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FLAVIANUS.

tius, Bibl. cod. 52, 96, pp. 12, 80, 81, &&. Bekker; Fabric, JBibl. Grace, vol. viii. p. 291, x. pp. 347, 695; Cave, Hist. Lit. vol. i. p. 277, ed. Oxford, 1740-43.)

2. Of antioch. According to Evagrius he was originally a monk of Tilmognon, in Coele-Syria ; and, as appears from Theophanes, afterwards be­came a presbyter and apocrisiarius of the church at Antioch. He was promoted to the see of Antioch by the emperor Anastasius I. on the death of Palladius, in the year 496, or 497, or 498, according to calculations or statements of Baronius, Victor Tununensis, and Pagi respectively: the last date, which is also given by Tillemont, is pro­bably correct. The church throughout the whole Byzantine empire was divided by the Nestorian and Eutychian controversies and the dispute as to the authority of the Council of Chalcedon: and the impression that Flavian rejected the authority of that council may perhaps have conduced to hia elevation, as the emperor countenanced the Euty­chian party in rejecting it. But if Flavian was ever opposed to the council, he gave up his former views after his elevation to the bishopric.

His period of office was a scene of trouble, through the dissensions of the church, aggravated by the personal enmity of Xenai'as or Philoxenus, bishop of Hierapolis, in Syria, who raised the cry against him of favouring Nestorianism. Flavian endeavoured to refute this charge by anathema­tizing Nestorius and his doctrine ; but Xenaias, not satisfied, required him to anathematize a number of persons now dead (including Diodorus of Tarsus, Theodore of Mopsuestia, Theodoret of Cyrus, and others), who were suspected, justly or not, of Nestorianism, declaring that if he refused to anathematize them, he must remain subject to the imputation of being a Nestorian himself. Flavian refused for a time to comply; but pressed by the enmity of Xenaias and his supporters, and-anxious to satisfy the emperor, who supported his opponents, he subscribed the Henoticon or Edict of Union of the late emperor Zeno; and having assem­bled the bishops of his province, he drew, up a syno­dal letter, and sent it to the emperor, owning the authority of the three councils of Nice, Constanti­nople, and Ephesus, and silently passing over that of Chalcedon, and pronouncing the required ana­thema against the prelates enumerated by Xenaias. He also sent to the emperor a private assurance of his readiness to comply with his wishes. (a. d. 508 or 509.) Victor Tununensis states that Flavian and Xenaias presided over a council at Constantinople a. d. 499, when the obnoxious prelates and the Council of Chalcedon itself were anathematized : but his account seems hardly trustworthy.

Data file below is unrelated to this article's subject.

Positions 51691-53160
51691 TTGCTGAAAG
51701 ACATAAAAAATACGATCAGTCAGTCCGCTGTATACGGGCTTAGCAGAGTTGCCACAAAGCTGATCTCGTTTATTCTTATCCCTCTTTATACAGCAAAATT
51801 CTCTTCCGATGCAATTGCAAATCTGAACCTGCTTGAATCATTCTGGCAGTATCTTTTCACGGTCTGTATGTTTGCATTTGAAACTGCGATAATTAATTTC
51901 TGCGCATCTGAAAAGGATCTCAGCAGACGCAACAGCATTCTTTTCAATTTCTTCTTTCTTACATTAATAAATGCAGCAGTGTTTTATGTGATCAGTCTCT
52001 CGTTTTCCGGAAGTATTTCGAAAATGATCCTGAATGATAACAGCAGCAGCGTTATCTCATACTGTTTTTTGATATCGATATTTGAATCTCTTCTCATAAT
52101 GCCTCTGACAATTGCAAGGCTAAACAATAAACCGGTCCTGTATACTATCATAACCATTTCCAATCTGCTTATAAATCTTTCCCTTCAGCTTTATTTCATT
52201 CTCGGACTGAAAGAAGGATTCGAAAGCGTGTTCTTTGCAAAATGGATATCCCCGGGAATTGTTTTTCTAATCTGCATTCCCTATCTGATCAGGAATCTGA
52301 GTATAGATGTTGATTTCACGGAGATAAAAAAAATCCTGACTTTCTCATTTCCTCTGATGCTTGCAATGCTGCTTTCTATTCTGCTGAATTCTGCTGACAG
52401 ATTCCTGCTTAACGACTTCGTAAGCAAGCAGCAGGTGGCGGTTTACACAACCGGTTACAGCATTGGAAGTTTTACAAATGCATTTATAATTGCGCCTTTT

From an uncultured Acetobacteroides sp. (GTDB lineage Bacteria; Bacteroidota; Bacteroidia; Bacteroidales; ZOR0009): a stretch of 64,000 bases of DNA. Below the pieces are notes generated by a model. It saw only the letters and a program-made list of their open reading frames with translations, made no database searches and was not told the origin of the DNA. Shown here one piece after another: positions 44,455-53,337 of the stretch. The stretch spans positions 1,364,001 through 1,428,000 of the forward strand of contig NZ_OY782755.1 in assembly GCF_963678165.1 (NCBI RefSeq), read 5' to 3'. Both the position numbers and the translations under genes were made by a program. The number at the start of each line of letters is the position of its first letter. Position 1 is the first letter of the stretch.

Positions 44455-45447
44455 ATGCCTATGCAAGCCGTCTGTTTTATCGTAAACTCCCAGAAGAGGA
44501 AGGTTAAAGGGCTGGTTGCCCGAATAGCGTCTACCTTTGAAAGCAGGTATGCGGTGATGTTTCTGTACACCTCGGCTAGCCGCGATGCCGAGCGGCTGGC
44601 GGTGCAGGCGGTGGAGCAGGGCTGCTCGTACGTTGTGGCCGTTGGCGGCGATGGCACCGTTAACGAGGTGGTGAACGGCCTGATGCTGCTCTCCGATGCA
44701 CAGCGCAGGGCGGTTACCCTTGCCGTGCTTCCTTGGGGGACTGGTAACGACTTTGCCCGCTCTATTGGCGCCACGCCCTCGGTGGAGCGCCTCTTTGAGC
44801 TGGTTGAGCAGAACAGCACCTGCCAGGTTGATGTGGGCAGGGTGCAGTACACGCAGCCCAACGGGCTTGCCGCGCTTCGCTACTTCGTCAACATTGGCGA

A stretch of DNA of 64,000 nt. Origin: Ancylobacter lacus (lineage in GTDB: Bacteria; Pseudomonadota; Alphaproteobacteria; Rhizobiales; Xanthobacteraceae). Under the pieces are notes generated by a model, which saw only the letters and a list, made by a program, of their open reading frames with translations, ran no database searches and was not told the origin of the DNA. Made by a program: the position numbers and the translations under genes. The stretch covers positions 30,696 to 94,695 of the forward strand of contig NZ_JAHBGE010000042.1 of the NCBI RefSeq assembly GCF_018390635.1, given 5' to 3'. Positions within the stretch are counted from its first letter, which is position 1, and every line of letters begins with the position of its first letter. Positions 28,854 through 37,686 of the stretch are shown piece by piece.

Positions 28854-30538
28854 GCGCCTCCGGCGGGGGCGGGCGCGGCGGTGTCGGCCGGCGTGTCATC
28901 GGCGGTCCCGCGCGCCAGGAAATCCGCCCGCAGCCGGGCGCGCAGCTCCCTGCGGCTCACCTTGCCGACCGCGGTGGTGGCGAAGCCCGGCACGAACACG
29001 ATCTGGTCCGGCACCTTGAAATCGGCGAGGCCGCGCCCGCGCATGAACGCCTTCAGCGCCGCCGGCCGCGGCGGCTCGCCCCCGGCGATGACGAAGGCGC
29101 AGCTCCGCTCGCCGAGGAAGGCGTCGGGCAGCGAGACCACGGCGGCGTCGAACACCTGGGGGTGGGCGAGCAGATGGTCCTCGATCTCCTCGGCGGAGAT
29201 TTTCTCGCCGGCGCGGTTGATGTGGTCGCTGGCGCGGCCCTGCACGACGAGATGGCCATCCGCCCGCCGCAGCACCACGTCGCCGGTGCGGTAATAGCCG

The enemies of Flavian were not, however, satisfied. They required him distinctly to ana­thematize the Council of Chalcedon, and all who held the doctrine of the two natures. [Ecmr-CHES.J This he refused to do, and in a confes­sion of faith which he drew up, supported the authority of the council in the repudiation both of Nestorius and Eutyches, but not in its definition of the true faith. The cry of Nestorianism was. again raised against him ; and new disturbances were excited; and the Isaurian, and apparently some other Asiatic churches, broke off from com­munion with Flavian. A synod was held A. d. 510 at Sidon, to condemn the Council of Chal-